Ma, Kolkata 1972
It’s 5.08 on the dashboard clock. Bunty is purring along quite contentedly. She has just had a drink at the Shell resto-bar at the corner of Perrot and Grand. 87 octane, Bunty isn’t finicky. She appreciates the fact that I nearly froze my butt off filling her up. I didn’t have to pick up Pierre, my carpool partner. He is vacationing in Punta Cana, the sumbitch, while my tootsies are below zero.
I’m a little ahead of time and therefore I probably won’t be seeing Tommy this morning. When I’m on regular schedule, Tommy usually appears out of the gloom and keeps pace for a while, running so close that it feels as if I could touch him if I reached out. Of course it just seems that way. Then he speeds up and heaves himself onto the Mercier rail-road bridge with his kids. The cylindrical tanker railcars, ‘PROCOR’ emblazoned on them between the images of two tilted barrels of oil, sway and nod at me as they follow Dad onto the upper tier of the bridge.
Up ahead, the sun is just beginning to play hide and seek through the lattice work of the bridge girders as it starts peeping over the dense pine forests of the Kanawake Indian Reserve on the South shore of the St. Lawrence. It is white everywhere, as far as the eyes can see and the temperature outside reads -22 on Bunty’s dashboard. The blazing tunnel of her headlights is losing its stark contrast as the gold of the early sun bounces off six undulating lanes that reach into eternity.
At this point, others would start gearing up, thinking out stuff that they have planned for the day, the meetings that are scheduled, a–eholes to sweet talk to, bosses to badger, what’s in the menu for lunch at the cafeteria, how low Pierrette, the counter-girl will be slung, etc.
Me? I always slip into a reverie……….
“Shyambajarer mor theke ek sho shottor nombor bus, Konnogorer, chharey. Shetay boshe bolbi ‘matri asramey nabiye deben’. Ora cheney, tokey theek nabiye debe asramer dor goraye. Bag ta shamley rakhbi, koaler opor. Rasthay kothao nabish na jeno, bujhli? (Take the No.170 bus from the Shyambazar crossing. If you tell the conductor ‘matri asram’, he’ll drop you off right there at our doorstep. They know. Keep an eye on your bag, Hold it on your lap. Don’t get off to stretch your legs or anything on the way, ok?)”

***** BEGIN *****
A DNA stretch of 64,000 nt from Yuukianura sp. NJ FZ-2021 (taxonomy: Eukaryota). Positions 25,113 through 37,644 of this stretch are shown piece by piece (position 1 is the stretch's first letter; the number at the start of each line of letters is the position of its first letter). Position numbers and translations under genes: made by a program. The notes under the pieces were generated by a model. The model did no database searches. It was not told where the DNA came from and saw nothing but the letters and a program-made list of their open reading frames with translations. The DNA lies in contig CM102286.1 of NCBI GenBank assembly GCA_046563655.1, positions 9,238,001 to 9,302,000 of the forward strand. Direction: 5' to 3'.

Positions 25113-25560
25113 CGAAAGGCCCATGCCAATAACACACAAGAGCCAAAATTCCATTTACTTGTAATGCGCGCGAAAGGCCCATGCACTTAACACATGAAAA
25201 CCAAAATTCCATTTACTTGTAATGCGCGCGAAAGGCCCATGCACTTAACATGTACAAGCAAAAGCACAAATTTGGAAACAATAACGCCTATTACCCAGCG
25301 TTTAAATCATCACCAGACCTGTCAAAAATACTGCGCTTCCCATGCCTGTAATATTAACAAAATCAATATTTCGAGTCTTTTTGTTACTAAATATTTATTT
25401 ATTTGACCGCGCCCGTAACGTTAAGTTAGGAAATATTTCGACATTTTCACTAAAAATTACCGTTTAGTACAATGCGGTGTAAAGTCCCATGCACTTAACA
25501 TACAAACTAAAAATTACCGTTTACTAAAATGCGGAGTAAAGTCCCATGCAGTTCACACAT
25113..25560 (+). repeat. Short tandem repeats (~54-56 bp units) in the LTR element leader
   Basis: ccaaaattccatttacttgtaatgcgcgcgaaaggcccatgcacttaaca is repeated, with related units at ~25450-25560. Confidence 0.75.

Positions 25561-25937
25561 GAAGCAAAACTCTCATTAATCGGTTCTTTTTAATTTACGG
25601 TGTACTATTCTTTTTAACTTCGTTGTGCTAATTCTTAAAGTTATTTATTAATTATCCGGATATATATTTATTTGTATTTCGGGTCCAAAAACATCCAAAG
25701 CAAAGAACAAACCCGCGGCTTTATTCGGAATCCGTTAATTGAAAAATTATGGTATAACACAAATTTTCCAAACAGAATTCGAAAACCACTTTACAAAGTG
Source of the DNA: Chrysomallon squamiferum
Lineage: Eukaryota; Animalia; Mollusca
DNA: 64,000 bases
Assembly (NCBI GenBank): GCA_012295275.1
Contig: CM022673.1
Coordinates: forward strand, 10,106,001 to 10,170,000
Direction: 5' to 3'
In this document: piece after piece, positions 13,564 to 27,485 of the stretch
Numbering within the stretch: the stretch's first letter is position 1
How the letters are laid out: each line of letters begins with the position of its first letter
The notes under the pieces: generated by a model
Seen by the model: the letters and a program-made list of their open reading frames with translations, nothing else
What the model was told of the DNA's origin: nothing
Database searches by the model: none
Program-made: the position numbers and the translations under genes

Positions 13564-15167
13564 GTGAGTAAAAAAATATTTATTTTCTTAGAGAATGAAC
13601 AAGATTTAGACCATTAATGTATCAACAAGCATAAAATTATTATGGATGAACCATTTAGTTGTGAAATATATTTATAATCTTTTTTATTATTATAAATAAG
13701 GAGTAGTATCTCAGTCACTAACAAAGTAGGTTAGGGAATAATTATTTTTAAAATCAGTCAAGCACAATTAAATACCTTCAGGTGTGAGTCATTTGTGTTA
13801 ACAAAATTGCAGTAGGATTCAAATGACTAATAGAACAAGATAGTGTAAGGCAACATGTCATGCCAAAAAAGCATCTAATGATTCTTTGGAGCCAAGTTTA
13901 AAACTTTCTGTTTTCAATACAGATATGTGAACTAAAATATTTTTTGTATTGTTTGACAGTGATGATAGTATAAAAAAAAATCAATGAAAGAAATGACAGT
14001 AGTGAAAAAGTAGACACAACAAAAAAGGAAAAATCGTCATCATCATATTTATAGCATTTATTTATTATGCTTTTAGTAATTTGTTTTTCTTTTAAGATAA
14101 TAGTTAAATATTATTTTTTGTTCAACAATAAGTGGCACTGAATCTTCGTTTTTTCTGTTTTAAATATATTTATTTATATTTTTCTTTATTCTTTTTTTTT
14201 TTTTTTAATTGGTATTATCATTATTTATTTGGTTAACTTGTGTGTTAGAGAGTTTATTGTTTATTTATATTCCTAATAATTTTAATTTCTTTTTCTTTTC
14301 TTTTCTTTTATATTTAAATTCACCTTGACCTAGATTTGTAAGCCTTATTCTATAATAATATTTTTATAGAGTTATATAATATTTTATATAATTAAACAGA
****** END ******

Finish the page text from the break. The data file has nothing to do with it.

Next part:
It was Ma, descriptive as ever, her tone conversational, her directions written on the postcard I received that Friday morning, the week before my engineering school closed for summer. I remember the postcard clearly. The lotus that she always drew on the back of her postcards, on the side that has the space for the address. The leaves were always blue sulekha ink and the lotus itself, red. Below the lotus, in her dear, flowing handwriting, calm and assured, as if the wisdom of centuries was bestowed on her, were the words,” Amar Jobba shona ke” (to darling Jobba). Jobba is one of the variations to my nickname, Jobbu, that Ma liked to use. Jobba, Jobbee, Jobbu, Jobla, I had gotten used to all those generic nicknames.
That summer I was going to stay back in the hostel. Like all the other summers. Going home, if I could define what really was home, was just too much of a hassle. There was Baba with his family. And there was Ma, a sanyasini(nun), in her asram. Dada was struggling to settle down in his first job and Chorda? Tucked away in a hostel in Kolkata, preparing for his CA exams.
It was one late evening a month earlier, very late, maybe around 2am. We had Turbomachines finals the next morning and all the guys in the hostel had their doors shut, desperately trying to cram up as much as they could. I was trying to focus on a grainy black and white photo in my text book, of the vortex at the exit of a turbine and my eyes fell on the family photo on the shelf right next. I remember suddenly feeling the urge to go see Ma that summer, instead of just sitting on my ass in my hostel room. I had never been to her asram. A month of correspondence followed and here I was, holding her postcard with the detailed directions and the lotus.